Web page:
Tag Archives: Jess Curtis

Jess Curtis Celebrates Gravity’s 15th Birthday

24 Jan

Counterpulse and Jess Curtis are joined at the hip, but the new location is not yet ready to celebrate this association, so Rita Felciano and I watched Curtis and four associates Friday evening December 11 at The Grand Theater on Mission.  The ground has been denuded of its seats;, it possesses a good bar at the lobby’s right lobby with adequate toilet facilities up some steep stairs. The flat space behind a voluminous curtain had seats in a circle,  along the sides, and the performance was marked by a photographer constantly loping in and out of the action, with screens both on the upper left wall as well in the expected place, smack in front of us.

Curtis performed with his frequent colleagues, Claire Cunningham from Scotland and Jorg Muller from Germany.  As always they did themselves proud, Cunningham in a dialogue with Curtis in the opener, then Curtis and Muller in their white-coated, pseudo-scientific experiments with tennis balls, a section where both men progressively shed their clothing with Curtis winding up nude in a  dialogue with a fully-clothed young woman.

Curtis finished the program with a mesmerizing display of varying aluminum pipes being swung into orbit by Jorg Muller, the light glinting on them, inviting the sensation of swinging with one or another of the safely-secured hanging metalics . [One could imagine how deadly one might be if the securing line broke!].  About mid-way in the slowing swings, Cunningham’s voice raised majestically,with the pipes still gleaming in diminishing circles, the atmosphere suddenly seemed transcendent. It was another one of Curtis’ magical capacities.

Jess Curtis at Counterpulse on Mission December 13

15 Jan

If my memory is accurate Jess Curtis has been an intrinsic part of the formation of Counterpulse, the innovative space on Mission Street near Ninth, soon to be vacated in favor of 80 Turk Street, yet another gritty neighborhood. The Turk Street location, however, promises the permanency and the challenges of ownership.

My first experience of Jess Curtis was Ice/Car/Cage with Keith Hennessey in the parking lot near the one-time Brady Street space, which has housed Yahuda Maor’s activities in San Francisco, Christine Elliott teaching there, followed by Kristy Keiffer, until a battle ensued because she lacked a contract. The space was lost to dance, though Keiffer was able to commence her current sojourn at Dance Mission.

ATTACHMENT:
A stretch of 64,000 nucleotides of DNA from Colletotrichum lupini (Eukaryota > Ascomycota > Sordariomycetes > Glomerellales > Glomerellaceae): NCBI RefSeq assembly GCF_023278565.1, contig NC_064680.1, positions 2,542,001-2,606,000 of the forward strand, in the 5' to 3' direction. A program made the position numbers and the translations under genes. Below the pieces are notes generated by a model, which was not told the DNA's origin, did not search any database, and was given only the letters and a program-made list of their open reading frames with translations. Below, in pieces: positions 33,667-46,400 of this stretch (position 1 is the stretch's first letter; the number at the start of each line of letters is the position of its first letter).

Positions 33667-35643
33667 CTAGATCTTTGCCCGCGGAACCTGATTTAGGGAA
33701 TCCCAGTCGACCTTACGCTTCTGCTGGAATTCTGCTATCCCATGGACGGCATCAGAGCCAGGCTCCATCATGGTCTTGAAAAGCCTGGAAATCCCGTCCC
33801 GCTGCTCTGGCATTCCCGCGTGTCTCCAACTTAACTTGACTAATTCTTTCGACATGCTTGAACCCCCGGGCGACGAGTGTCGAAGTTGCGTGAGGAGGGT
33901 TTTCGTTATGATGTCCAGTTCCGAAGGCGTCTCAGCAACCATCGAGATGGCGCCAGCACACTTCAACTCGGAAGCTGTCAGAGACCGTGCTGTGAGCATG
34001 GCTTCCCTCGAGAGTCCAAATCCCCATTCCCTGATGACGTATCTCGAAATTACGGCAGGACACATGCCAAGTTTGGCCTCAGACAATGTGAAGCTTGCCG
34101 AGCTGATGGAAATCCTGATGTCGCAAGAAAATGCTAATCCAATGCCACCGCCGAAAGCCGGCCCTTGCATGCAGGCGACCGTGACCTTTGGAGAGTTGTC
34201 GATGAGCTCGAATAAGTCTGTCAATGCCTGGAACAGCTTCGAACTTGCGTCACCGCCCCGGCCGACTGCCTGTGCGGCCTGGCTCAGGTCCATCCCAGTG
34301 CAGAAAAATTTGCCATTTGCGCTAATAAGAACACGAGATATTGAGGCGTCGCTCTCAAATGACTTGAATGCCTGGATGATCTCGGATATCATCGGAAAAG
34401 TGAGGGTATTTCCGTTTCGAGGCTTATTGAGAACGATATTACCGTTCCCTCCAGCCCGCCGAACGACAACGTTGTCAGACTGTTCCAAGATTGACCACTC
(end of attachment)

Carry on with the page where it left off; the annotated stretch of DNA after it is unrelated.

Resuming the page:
Curtis and Gravity, his production unit, used to have late winter/early spring seasons at Counterpulse, but now early winter seems to be a norm. Since he splits the year with Berlin, I suspect that winter in San Francisco is preferable temperature wise, and the local season seems to be more sparsely inhabited that springtime. At any rate this year’s offering, The Dance That Documents Itself, ran December 4-14, and I saw the evening performance December 13. Though a cold required my leaving during intermission, the prior proceedings were vintage Curtis.

While I wouldn’t put The Dance That Documents Itself in the same category as Under The Radar or Ice/Car/Cage, Curtis provided us with two remarkable young artists in the person of Swedish-born Dag Anderson and Abby Crain. Curtis himself, bare-footed, like his colleagues, started out in non-descript costuming, walking around the stage space and beginning to verbalize what his feet, legs, arms, and head were doing, i.e. “Now I stretch my arms in two directions, one front and one back as I walk sideways.” I don’t know if he actually said those words, but you get the gist. He does so elegantly, matter-of-factly, of those two descriptions can be characterized together effectively. The verbalization and movement phenomenon I had witnessed with Tandy Beal nearly two decades previously, but it was a new practice with Curtis.

He was joined by Abby Crain and Rachael Dichter, who, unfortunately, was given a role over-shadowed by Crain responding to Curtis’ directions. These directions included Crain and Anderson, who had been posturing like a youth of sub-normal intelligence. Curtis asked Crain to do something and, most of the time, she did so. Several times, however, she said “No.” In this process, Smart Phones were present, creating a small pool of solitude and inattention. Crain was asked to climb on Curtis’ shoulder [I hope I remember correctly], part of the quiet requests and compliances, but clearly spectacular. No running, jumping and a heist on the shoulder or in the air like the climax of a balletic pas de deux, but no less engrossing.As Crain reached the position in the small box-like stage space, the act of balance and slight shiver of the legs as the feet curved over the shoulder blades and her hips adjusted the torso to the safest possible stance, vulnerability became an object lesson. Clearly there had been previous rehearsal, but the feat was clearly testimony to the uniqueness of any given performance.